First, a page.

The fiscal 2013 budget released by the White House is its first budget since the Arab Spring, and its proposal for a new, $770 million Middle East and North Africa incentive fund demonstrates that Obama recognizes the need for greater investment in governments whose policies will promote long-term stability and prosperity through democratic reform. The next administration will have its work cut out in persuading Congress to put aside parochial concerns and respond positively to such ideas.

Second, Hamid emphasizes the need for sustained American dialogue, with Islamists in particular. This is valuable, but insufficient. To be successful, America’s dialogue with the new diversity of Arab voices must be nonexclusive.

The Obama administration was able to engage with Islamist parties despite the politicization of the issue in domestic American politics by laying out principled criteria for dialogue that hewed to democratic values. A Republican president might face a much steeper climb in sustaining dialogue with religiously informed political actors. Failure to do so, however, would be detrimental to U.S. interests, since these groups will continue to be an important part of the landscape in the years to come.

But just as democracy never guaranteed the triumph of the region’s marginalized liberals, neither should Americans presuppose that it now guarantees the long-term success of the Islamists. Those taking power in the first set of postrevolutionary elections may not be those who ultimately triumph in the newly pluralistic environment. The next administration should not try to pick winners, but to engage broadly and lay a foundation of mutual respect on which to build cooperative relations based on common interests when the dust finally settles. Most of all, the U.S. government must avoid the trap of seeking to replace one set of “special relationships” with regional elites with another set.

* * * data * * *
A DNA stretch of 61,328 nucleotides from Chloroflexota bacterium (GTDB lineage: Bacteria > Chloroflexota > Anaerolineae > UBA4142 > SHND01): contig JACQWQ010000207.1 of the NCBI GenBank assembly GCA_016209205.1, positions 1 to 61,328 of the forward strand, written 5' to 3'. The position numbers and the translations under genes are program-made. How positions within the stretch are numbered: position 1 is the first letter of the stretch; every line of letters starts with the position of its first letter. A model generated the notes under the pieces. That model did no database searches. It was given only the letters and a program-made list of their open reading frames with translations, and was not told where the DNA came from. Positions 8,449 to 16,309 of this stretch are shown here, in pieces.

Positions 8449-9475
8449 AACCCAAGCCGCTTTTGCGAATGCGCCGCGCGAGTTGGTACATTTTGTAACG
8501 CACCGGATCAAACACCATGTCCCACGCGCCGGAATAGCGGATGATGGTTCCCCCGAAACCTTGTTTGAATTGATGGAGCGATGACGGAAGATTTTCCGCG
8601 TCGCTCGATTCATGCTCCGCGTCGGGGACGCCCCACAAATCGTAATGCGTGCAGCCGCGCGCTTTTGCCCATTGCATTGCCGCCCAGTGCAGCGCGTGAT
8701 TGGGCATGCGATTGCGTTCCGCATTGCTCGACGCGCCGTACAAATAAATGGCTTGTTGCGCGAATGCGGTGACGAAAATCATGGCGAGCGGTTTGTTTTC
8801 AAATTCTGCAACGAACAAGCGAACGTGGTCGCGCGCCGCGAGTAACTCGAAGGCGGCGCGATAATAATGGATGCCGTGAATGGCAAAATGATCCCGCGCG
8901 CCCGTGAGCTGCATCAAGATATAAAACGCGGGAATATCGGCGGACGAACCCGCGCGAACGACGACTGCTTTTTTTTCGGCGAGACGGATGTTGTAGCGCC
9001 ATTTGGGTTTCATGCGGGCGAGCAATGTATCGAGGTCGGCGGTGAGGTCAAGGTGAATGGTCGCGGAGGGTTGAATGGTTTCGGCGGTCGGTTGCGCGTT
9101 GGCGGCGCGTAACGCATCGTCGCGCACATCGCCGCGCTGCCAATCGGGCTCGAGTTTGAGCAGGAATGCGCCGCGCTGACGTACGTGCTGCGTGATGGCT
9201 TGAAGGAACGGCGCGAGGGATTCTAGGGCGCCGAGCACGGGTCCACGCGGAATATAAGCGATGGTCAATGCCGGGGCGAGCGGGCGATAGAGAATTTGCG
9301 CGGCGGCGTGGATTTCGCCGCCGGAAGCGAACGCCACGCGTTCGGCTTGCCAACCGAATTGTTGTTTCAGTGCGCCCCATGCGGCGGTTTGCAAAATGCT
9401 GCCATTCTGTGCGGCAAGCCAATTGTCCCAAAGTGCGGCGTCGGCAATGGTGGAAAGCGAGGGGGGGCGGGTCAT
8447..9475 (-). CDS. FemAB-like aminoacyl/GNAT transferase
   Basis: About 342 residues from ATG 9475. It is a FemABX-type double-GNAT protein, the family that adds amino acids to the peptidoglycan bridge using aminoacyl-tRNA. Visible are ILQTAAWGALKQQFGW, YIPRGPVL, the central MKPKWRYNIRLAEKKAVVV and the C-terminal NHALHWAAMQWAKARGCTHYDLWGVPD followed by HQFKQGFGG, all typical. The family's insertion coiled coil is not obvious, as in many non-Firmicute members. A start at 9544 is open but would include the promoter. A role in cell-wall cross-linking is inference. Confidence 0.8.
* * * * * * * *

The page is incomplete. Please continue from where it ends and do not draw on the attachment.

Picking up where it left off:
Third, Hamid argues that case-by-case decisions on how to manage the Arab uprisings threaten to dissipate the clarity of Obama’s message of support for democratic change. But given the profound transformation under way in the region, the great variance in how leaders as well as mass movements are responding to the pressures for change, and the wide spectrum of consequences for U.S. interests as these cases might play out, consistency beyond the statement of broad principles is a white whale that the next administration should not chase.

As Bahrain in particular illustrates, America’s mix of interests in a given place and time does not always cohere in a unified direction. The events of February and March 2011 outstripped the gradualist approach to reform that the United States had previously pushed in that country and produced a degree of polarization in Bahrain and its immediate neighborhood that now presents its own obstacle to any effort at political compromise. In the view of U.S. policymakers, Bahrain showed that the failure to change can invite not only domestic instability but also regional meddling. Nonetheless, the growing shadow of Iran demands continued close cooperation between the United States, Bahrain, and its local allies—which tend to see Bahrain’s lesson in a polar opposite fashion, as showing the folly and danger of reform.

Those states have come a long way over the past year, however. In three distinct cases (Libya, Yemen, and Syria), they have embraced political change as preferable to their long-defended status quo. To put the matter simply, the only possible consistency is a foolish one. One positive note is that the debate between democracy and security is no longer a question of trading off long-term democratic reform for short-term security cooperation. When it comes to reform and stability, the long term has arrived. Regardless of what prejudices or misgivings the next U.S. president may have about Arab democracy, he will be living with it and its consequences for the foreseeable future.